Meandering back onto topic now... I finished off my grad school "work week" last Friday with a meeting with JS, my research supervisor. JS really leads my research group because the professors are very busy and important and not so "hands on" with the students. So he reports to them, and I report to him. And he is GREAT. He's one of the reasons I'm still here. He comes from industry in Korea and is slightly high-strung and hardcore about deadlines and results, but he still is SO easy to work with, he never gets mad when one of us screws something up, and he threw a big barbeque on the beach one day for all the students in the group when my advisor was out of town. When he's giving me a lot of work to do, he spends half the meeting telling me ALL the stuff I need to get done and the other half of the meeting apologizing for it.
Anyway, that's JS. I went to his office on Friday feeling totally bummed out, because I had worked all week (including a 2am lab session) to get a certain set of data, but the very first step of the process had not gone so well. I had put in my "good faith" effort to get the data, but I was feeling pretty sure that the results would be useless. So I told JS everything, and he said, "Actually I think you have succeeded. I think we can use the data. Don't be sad. The data is always innocent."
Of course this made me feel better, and I was also totally struck by that sentence that he used: The data is always innocent. So cute. And so... true. So useful. In research, in yoga, in everything! Data is data. Information is information. It's not good or bad. It's "innocent." It's our interpretations that make it good or bad, right? Isn't that a line in Hamlet? "There is nothing either good or bad, but thinking makes it so." That could practically be a quote from the yoga sutras. It's such a central idea. I was so delighted to see it pop up in such an unexpected place.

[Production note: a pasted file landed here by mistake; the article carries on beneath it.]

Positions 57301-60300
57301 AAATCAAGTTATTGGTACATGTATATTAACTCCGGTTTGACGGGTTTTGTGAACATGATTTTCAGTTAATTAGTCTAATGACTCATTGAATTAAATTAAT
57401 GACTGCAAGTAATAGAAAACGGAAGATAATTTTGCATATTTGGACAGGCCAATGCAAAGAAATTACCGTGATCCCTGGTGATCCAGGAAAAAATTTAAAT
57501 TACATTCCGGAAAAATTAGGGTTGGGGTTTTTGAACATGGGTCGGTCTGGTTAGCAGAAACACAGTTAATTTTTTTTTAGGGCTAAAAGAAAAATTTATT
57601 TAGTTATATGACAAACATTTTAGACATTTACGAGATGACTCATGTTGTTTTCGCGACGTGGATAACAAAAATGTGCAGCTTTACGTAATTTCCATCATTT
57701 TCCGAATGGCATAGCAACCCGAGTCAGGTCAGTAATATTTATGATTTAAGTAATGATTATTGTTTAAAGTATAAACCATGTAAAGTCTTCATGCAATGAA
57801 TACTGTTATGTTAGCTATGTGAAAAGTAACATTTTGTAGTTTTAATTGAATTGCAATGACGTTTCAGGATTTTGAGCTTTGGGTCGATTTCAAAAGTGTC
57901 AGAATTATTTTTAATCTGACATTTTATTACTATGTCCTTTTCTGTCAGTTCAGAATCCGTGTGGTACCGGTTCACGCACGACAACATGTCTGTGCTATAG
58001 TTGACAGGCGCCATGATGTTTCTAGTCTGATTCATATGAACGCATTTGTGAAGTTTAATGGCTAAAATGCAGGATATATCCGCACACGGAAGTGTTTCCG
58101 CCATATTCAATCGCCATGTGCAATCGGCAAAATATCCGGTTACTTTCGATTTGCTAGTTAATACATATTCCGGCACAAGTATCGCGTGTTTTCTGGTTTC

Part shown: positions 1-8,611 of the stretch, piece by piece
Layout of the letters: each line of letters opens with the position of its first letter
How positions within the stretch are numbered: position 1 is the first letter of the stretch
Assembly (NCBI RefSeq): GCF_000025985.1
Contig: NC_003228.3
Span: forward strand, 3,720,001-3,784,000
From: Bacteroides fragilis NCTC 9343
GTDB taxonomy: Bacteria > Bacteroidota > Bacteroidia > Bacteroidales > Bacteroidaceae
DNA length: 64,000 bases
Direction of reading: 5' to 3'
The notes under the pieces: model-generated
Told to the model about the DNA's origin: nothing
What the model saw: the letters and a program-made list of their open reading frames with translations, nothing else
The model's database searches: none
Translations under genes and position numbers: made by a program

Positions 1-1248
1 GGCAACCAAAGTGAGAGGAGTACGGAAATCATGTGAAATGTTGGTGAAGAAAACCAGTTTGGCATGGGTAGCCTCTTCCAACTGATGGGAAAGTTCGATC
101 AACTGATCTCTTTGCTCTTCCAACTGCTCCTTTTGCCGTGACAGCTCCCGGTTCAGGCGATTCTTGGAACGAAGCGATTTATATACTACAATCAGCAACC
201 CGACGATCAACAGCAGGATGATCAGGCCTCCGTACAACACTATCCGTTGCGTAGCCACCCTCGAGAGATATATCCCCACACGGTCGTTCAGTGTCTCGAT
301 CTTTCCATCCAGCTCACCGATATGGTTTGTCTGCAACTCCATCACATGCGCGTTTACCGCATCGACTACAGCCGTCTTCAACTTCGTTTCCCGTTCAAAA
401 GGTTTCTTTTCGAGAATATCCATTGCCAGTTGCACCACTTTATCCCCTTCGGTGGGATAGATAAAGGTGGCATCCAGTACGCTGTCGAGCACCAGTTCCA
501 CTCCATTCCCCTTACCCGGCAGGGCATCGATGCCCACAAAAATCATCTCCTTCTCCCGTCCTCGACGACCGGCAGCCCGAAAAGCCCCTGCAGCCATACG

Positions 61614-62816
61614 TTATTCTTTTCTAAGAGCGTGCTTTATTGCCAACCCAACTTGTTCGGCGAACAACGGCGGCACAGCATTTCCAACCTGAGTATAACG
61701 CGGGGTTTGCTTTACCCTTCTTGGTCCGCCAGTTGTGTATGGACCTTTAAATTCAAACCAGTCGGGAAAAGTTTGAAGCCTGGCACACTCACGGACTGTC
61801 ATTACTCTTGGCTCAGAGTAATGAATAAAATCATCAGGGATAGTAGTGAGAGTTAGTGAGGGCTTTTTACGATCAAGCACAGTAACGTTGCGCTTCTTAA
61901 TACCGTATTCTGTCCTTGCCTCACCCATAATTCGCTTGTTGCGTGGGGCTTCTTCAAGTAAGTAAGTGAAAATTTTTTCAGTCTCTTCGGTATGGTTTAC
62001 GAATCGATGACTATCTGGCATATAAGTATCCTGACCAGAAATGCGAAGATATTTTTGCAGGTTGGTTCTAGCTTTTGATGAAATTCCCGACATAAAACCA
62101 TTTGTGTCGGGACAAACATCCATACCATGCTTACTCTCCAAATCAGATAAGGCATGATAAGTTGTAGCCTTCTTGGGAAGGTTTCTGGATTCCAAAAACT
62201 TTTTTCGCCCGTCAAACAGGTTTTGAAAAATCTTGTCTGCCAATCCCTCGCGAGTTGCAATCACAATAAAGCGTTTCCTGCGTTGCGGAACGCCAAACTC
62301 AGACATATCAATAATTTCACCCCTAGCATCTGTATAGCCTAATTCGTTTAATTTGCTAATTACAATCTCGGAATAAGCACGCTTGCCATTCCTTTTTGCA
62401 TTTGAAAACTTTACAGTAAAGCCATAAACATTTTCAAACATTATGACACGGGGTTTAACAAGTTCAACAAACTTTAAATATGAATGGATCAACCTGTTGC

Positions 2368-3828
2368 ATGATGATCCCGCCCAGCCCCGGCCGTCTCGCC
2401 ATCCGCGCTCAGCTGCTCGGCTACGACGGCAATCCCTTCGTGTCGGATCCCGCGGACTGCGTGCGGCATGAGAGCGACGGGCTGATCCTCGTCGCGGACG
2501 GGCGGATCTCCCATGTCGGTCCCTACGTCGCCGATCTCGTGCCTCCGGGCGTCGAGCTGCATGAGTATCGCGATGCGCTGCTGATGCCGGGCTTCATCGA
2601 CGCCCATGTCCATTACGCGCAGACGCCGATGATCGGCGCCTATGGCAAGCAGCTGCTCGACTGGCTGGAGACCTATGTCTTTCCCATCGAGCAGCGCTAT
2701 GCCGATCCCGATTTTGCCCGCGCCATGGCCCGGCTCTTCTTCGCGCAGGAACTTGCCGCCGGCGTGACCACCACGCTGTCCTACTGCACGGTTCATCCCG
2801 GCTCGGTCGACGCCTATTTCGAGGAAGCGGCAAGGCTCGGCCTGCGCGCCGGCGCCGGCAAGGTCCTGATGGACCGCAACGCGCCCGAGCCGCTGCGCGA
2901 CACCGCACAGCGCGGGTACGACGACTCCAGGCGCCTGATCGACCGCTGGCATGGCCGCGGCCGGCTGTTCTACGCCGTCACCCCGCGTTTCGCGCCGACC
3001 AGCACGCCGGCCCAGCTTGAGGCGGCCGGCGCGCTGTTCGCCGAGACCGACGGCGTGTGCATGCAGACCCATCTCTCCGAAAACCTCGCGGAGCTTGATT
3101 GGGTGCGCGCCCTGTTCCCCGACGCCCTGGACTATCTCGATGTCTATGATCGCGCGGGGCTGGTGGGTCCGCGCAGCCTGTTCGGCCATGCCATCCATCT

I think that the bottom line here is that we can learn observation without judgement. And I think I MUST have mentioned this here already at some point, but for me, that lesson was the single biggest change that I saw in myself when I started yoga. I came into the practice so programmed to look at myself in a mirror and judge, oh, that was bad, that wasn't right, it should have been different, etc etc. But for some reason, the way that the yoga class is set up - so safe, so objective - helped me to drop that. I could look in the mirror and think, "oh, ok, I need to move my right hip forward, aha, that's better now" instead of thinking "my right hip's not far enough forward, OHmygod-I-totally-suck-at-this-I'm-so-embarrassed-I-fail-at-life." Just observe. See the data, listen to it, find out the next move. No knee-jerk emotional response, no judgment. (We misunderstand our world.) I remember that I recognized this change very quickly and I recognized some - though not NEARLY all - of the implications. This was what kept me coming back to the class. I didn't give a SHIT about doing "pretty" postures. I just wanted that mental clarity that came from seeing something as it was without constantly projecting onto it.
And if my personality has changed or developed at all in the last few years - which my close friends and family tell me that is has - this is the root of it all. Observation and innocence.